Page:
Anna Clare Harper, chief executive of investment adviser GreenResi, said: “The housing market is not one single market – it’s millions of tiny locations down to the street level, each becoming more or less popular over time, influenced by different factors ranging from local authority solvency to new local development schemes.”

Tom Bill, head of UK residential research at estate agent Knight Frank, said: “House prices have risen marginally but the direction of travel for the UK market has been sideways so far this year.

“Demand will be unleashed once there is a more permanent drop in mortgage rates and that requires fewer mixed signals around inflation and a rate cut to appear firmly on the horizon.”

Nicky Stevenson, managing director at estate agent group Fine & Country, said: “Sellers still need to price sensibly to attract attention, as buyers know they are in a strong negotiating position.”

Iain McKenzie, chief executive of the Guild of Property Professionals, said: “As prices stabilise and even grow in some parts of the country, we expect to see the demand grow too, especially with more attractive mortgage products now being offered.”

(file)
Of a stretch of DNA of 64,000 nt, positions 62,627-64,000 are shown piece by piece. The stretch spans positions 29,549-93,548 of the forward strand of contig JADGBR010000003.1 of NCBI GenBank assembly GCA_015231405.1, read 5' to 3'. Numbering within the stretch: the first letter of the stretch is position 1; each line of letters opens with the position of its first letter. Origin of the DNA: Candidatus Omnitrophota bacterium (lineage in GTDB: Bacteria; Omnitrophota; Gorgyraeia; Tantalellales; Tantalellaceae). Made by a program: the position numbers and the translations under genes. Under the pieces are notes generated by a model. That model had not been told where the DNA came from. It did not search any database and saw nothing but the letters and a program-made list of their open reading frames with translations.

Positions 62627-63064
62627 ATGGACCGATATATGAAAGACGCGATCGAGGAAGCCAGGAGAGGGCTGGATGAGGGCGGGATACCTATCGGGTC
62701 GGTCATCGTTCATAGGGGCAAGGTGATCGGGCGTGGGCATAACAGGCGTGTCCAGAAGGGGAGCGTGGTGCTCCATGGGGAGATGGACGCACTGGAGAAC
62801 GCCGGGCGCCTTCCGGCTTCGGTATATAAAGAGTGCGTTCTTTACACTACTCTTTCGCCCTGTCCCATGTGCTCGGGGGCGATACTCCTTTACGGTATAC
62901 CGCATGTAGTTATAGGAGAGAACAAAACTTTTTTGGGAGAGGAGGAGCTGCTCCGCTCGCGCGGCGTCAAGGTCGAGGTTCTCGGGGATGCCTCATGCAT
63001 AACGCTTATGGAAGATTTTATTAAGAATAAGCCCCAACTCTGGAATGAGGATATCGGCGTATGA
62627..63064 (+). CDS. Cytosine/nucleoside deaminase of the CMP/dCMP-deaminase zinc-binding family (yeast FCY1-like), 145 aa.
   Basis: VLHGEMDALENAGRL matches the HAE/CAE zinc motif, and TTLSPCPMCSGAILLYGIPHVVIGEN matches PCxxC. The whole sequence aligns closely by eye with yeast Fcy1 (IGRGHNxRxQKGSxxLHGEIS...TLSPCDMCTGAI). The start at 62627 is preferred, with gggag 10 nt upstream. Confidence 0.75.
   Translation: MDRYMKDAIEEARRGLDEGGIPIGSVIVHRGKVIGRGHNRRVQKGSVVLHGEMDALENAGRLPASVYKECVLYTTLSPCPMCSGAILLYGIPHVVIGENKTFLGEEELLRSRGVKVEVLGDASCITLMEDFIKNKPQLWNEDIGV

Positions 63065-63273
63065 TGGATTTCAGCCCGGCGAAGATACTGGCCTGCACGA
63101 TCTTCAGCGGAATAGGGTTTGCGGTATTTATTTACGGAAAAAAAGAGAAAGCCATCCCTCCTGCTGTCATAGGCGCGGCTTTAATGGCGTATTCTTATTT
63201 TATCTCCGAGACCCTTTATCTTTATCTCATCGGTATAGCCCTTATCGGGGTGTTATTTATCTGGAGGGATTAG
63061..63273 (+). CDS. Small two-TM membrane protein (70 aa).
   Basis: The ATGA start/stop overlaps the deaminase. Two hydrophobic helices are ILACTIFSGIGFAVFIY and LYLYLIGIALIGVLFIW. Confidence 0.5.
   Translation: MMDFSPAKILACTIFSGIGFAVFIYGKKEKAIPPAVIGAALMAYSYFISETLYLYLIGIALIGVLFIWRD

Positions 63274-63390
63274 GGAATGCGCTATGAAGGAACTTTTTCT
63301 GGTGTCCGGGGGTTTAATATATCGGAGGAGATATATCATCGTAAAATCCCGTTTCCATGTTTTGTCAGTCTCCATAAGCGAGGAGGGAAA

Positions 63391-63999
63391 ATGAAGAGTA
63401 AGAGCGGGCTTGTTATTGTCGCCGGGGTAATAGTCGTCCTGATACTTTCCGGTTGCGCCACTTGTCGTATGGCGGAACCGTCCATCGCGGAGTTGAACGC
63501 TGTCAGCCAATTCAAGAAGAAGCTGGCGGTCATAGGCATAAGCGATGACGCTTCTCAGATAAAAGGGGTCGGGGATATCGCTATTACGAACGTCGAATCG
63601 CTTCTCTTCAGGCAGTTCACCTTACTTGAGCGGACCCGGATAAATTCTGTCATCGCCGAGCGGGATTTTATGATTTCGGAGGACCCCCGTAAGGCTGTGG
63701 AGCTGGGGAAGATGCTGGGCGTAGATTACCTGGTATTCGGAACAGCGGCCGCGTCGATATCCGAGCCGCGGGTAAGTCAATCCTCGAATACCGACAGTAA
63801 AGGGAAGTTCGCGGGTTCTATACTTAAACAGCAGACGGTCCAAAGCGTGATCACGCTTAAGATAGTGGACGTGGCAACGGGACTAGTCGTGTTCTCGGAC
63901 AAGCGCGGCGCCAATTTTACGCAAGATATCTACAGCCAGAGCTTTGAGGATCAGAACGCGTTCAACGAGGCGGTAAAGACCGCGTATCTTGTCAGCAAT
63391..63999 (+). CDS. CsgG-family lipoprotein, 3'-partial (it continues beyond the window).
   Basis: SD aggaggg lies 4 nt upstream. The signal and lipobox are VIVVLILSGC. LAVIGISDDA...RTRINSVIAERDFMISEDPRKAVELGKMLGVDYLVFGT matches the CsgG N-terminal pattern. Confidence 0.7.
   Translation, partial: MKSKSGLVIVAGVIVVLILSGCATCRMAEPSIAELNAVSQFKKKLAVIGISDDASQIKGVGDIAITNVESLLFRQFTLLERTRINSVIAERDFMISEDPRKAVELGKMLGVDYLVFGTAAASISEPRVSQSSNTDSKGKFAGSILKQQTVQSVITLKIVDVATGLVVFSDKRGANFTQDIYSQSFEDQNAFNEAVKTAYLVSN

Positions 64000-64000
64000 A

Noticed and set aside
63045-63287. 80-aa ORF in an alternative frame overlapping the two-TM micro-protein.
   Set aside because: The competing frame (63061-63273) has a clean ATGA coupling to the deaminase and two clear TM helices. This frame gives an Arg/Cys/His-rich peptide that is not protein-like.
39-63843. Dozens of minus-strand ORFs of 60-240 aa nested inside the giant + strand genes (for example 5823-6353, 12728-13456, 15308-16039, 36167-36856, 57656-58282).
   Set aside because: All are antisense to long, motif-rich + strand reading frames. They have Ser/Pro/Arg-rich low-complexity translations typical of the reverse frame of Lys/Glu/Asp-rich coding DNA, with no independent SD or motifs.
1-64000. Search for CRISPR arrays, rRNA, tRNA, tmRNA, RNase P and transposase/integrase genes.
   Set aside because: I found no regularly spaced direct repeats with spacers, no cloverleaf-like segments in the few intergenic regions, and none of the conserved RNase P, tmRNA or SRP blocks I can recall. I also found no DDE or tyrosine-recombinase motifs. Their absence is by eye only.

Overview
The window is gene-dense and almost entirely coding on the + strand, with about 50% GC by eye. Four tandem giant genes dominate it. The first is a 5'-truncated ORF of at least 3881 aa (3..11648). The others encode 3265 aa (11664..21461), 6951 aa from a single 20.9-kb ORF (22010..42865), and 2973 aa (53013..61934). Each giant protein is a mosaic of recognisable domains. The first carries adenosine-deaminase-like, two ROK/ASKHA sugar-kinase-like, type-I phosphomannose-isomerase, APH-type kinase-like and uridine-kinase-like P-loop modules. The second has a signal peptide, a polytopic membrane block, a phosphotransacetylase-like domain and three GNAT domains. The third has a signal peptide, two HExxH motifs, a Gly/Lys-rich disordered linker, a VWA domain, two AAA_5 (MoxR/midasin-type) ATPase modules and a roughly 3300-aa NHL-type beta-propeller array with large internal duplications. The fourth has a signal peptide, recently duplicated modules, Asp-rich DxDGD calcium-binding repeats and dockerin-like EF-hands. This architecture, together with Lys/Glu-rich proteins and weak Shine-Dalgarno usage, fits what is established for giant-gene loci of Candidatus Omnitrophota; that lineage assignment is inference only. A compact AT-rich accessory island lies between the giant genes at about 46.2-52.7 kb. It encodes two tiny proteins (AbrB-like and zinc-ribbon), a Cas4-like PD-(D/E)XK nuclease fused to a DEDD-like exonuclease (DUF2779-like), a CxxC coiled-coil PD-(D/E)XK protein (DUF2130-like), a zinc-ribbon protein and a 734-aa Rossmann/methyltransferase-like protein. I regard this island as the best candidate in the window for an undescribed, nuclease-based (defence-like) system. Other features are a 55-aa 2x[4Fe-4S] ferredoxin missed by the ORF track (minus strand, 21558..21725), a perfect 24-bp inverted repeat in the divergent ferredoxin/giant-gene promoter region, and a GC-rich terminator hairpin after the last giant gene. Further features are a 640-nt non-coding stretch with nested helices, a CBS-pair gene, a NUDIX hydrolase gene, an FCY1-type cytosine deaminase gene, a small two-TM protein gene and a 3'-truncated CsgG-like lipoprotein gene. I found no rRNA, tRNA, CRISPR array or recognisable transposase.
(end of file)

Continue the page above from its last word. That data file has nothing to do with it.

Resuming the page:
Matt Thompson, head of sales at London-based estate agent Chestertons, said: “March concluded the first quarter of the year with a busy property market.”

Nathan Emerson, chief executive of Propertymark, said sellers have “every reason to start feeling positive about putting their home up for sale”.

Here are average house prices and the annual house price change, according to Nationwide (the annual change figures compare the three months to March with a year earlier):

Northern Ireland, £181,303, 4.6%

North East, £158,543, 4.1%

Scotland, £179,148, 3.7%

North West, £209,548,2.9%

Yorkshire and the Humber, £200,958, 2.4%

London, £519,505, 1.6%

Wales, £202,533, 1.2%

East Midlands, £229,458, 0.5%

West Midlands, £236,006, minus 0.2%

Outer Metropolitan (includes parts of Buckinghamshire, Hertfordshire and Surrey), £414,477, minus 0.6%

Outer South East (includes parts of Bedfordshire, Oxfordshire and East Sussex), £328,544, minus 1.0%

East Anglia, £268,778, minus 1.3%

South West, £297,228, minus 1.7%